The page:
First, Alexander, writes: “We believe that the provisions of §74.1203(a) and §74.1204(f) should be harmonized so that predicted interference to existing listeners outside the translator 60 dBµ contour can be addressed prior to grant of the translator application. What constitutes ‘interference’ is well defined in the FCC’s rules by means of codified protection ratios, and we believe these ratios should be applied to predicted interference cases prior to grant of a legitimately-objected translator application.”
He notes that this is advantageous because it would help to prevent “drawn-out and often expensive interference complaint prosecution” by eliminating cases in which “a proposed translator will ‘pass the test’ provided by §74.1204(f) because there is no predicted interference to existing full-power station listeners within the translator 60 dBµ contour, but after operation commences, existing listeners located outside the translator 60 dBµ contour begin receiving interference.”
Additionally, this is important, Alexander says, because ofen “the damage is done in fairly short order after the translator signs on — those existing listeners displaced by the translator interference often tune elsewhere and may not ever return.”
Alexander also supports “the proposed modification of Section 74.1233(a)(1) of the Rules to define an FM translator’s change to any available channel as a minor change as a means of mitigating legitimate interference to an existing full-power broadcast station.” This is consistent with the idea that it’s important to offer “fast and complete resolution of interference issues.”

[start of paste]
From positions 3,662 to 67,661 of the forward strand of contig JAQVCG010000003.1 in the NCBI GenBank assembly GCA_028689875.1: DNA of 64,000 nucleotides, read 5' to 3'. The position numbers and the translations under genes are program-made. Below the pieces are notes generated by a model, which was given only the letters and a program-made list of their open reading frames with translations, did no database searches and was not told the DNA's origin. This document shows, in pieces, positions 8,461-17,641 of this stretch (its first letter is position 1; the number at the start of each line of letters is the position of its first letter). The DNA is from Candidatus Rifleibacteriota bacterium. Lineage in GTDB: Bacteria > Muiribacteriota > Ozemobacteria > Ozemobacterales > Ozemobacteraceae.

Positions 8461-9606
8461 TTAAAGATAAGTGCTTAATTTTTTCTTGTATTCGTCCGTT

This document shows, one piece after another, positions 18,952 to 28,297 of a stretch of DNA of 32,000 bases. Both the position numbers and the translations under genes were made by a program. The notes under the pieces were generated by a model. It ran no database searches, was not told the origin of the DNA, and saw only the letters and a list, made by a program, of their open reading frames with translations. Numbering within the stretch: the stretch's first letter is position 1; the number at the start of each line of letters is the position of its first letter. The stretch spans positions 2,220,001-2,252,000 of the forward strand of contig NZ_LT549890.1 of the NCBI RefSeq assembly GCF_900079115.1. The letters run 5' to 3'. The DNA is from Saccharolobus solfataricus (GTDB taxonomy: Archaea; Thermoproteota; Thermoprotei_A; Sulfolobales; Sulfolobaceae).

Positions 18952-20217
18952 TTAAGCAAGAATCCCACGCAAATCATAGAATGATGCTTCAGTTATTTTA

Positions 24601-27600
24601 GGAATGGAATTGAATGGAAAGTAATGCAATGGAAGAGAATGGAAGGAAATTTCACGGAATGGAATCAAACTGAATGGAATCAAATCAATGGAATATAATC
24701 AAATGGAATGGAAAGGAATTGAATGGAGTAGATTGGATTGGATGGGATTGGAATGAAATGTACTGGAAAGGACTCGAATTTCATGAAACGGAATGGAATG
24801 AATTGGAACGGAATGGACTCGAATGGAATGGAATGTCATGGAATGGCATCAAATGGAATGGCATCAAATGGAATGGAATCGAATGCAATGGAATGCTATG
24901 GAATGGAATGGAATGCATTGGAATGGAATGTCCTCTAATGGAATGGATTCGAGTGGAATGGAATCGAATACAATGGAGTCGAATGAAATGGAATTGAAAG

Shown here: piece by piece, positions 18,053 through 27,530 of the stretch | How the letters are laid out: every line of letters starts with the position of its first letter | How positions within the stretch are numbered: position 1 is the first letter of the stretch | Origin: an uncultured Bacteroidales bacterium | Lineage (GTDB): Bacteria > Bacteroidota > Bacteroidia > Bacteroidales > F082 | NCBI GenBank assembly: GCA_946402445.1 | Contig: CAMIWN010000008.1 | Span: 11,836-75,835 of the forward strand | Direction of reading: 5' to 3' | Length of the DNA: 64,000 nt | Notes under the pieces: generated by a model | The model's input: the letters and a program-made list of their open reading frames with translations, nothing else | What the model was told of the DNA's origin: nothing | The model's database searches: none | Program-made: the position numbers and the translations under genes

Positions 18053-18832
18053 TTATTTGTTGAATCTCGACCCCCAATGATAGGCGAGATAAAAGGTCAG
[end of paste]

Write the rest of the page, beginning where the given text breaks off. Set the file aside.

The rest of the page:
He also concurs that six is a good minimum number of listener complaints to be used to claim translator interference, saying that a “station bringing this many complaints undoubtedly has a real interference issue.”
Regarding the complaints themselves, Alexander agrees that listener complaints should include sufficient information “for the translator licensee to follow up… determine the listener’s exact location, and make measurements and tests at that location.” He notes that this would also ensure that the complainant is not affiliated with the full-power station.
In fact, Alexander writes that it would be bettter to remove the middleman — the complaining listener — from the process as soon as possible because complaining listeners “ may be uncooperative,” hard to contact or could even be bribed to withdraw their complaint.
Instead, he suggests, the resolution should be determined through “a technical showing that all interference has been eliminated.” Specifically, he writes, “any showing by the translator licensee should include a U/D study based upon the F(50, 50) and F(50, 10) field strength charts contained in Section 73.333, unless the use of the Longley-Rice propagation model is indicated based upon established criteria.”